Students for Fair Admissions, a group backed by conservative legal strategist Edward Blum, had sued the university, alleging that its admissions policies discriminated against White and Asian American students.
“Race is so interwoven in every aspect of the lived experience of minority students,” Biggs wrote. “To ignore it, reduce its importance and measure it only by statistical models as [Students for Fair Admissions] has done, misses important context.”
Beth Keith, an associate vice chancellor at UNC-Chapel Hill, said in a statement that “this decision makes clear the University’s holistic admissions approach is lawful. We evaluate each student in a deliberate and thoughtful way, appreciating individual strengths, talents and contributions to a vibrant campus community where students from all backgrounds can excel and thrive.”
Blum, the president of Students for Fair Admissions, said the group would appeal the decision. The group is “disappointed that the court has upheld UNC’s discriminatory admissions policies," Blum said. "We believe that the documents, emails, data analysis and depositions SFFA presented at trial compellingly revealed UNC’s systematic discrimination against non-minority applicants.”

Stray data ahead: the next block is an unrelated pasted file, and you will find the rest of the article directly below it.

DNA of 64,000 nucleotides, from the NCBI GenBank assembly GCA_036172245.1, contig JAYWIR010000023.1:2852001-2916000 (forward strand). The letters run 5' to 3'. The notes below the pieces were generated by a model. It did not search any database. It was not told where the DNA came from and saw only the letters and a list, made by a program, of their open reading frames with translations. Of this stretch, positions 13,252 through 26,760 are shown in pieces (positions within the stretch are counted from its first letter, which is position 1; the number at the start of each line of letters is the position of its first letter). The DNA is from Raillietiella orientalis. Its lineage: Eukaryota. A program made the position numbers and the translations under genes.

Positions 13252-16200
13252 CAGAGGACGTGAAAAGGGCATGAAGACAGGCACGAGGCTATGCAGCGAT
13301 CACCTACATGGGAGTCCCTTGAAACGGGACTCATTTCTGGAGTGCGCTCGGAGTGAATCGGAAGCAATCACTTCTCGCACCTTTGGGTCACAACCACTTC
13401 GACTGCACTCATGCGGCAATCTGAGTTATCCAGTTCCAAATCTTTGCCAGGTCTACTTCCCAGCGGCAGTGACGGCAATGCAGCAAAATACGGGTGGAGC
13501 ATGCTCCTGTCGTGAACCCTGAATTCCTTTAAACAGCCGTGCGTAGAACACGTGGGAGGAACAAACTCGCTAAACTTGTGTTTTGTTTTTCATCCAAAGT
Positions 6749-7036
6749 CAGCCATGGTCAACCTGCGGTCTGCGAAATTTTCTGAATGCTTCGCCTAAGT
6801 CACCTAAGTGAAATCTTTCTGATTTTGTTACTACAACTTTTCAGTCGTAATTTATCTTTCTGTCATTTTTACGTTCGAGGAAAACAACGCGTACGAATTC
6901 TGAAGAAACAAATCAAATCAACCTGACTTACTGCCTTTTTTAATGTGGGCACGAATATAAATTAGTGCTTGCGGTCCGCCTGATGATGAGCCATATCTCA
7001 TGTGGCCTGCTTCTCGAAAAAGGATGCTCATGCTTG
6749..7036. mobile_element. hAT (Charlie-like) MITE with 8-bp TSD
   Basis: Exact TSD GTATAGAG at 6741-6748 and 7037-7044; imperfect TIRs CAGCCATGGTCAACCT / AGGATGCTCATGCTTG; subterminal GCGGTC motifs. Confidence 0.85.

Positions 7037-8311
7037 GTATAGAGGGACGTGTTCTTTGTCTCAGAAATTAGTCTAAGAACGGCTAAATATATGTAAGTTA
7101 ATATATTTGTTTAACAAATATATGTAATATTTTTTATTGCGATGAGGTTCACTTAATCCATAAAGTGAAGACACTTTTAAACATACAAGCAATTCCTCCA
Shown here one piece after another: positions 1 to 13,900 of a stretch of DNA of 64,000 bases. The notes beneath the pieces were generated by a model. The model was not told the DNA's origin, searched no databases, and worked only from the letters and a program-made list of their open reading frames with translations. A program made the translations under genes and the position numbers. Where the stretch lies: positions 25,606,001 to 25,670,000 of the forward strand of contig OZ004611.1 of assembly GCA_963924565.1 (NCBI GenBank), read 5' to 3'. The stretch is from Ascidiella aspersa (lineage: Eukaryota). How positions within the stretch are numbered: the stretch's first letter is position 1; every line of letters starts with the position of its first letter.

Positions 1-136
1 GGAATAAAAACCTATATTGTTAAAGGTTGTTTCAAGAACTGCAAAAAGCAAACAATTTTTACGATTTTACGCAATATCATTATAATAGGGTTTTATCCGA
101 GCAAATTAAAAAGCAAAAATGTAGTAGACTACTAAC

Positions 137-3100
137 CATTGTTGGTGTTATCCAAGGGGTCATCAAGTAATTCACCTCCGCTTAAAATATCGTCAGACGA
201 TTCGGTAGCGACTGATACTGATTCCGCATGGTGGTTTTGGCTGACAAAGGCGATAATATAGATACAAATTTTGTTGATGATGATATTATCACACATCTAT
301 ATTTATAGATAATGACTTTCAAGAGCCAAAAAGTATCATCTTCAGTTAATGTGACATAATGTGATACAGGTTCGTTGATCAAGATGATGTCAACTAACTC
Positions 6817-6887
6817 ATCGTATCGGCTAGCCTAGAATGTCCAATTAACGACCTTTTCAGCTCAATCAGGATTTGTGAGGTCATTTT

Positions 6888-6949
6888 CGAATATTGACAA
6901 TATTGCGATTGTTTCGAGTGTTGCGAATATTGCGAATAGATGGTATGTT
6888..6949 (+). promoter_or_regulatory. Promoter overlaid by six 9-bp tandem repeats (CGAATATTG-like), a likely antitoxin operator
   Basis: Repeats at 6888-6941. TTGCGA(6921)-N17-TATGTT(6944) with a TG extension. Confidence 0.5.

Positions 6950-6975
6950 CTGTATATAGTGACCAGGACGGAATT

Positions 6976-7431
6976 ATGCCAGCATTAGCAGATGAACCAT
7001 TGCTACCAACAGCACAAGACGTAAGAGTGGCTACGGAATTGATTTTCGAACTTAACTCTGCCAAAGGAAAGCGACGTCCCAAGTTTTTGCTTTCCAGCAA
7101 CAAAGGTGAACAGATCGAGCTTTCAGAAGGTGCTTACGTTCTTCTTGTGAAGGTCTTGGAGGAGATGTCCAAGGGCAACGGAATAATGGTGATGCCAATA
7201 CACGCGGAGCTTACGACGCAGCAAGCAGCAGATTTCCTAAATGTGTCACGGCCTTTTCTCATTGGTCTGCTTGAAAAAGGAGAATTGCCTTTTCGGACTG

Blum added that “SFFA will appeal this decision to the Fourth Court of Appeals and to the U.S. Supreme Court.”
The Supreme Court in June put off a decision on whether to review a similar case the group brought against Harvard University. In 2016, Justice Anthony M. Kennedy joined the court’s liberals in a 4-to-3 ruling that the University of Texas’s use of affirmative action was permissible. The Supreme Court now has a 6-3 conservative majority.
Biggs, who was appointed to the U.S. District Court for the Middle District of North Carolina by President Barack Obama, said that UNC-Chapel Hill was still “far from creating the diverse environment” it said it was pursuing. She wrote that minority students at the school felt “isolated, ostracized, stereotyped and viewed as tokens in a number of University spaces.”
“In addition,” she wrote, “the evidence shows that, as a whole, underrepresented minorities are admitted at lower rates than their white and Asian American counterparts.”
Among the 5,630 students admitted to the university for the 2021-22 school year, 65 percent were White and 21 percent were Asian or Asian American, according to figures from the school. Twelve percent were Black, 10 percent were Hispanic and 2 percent were Native American.
-- Robert Barnes contributed to this report.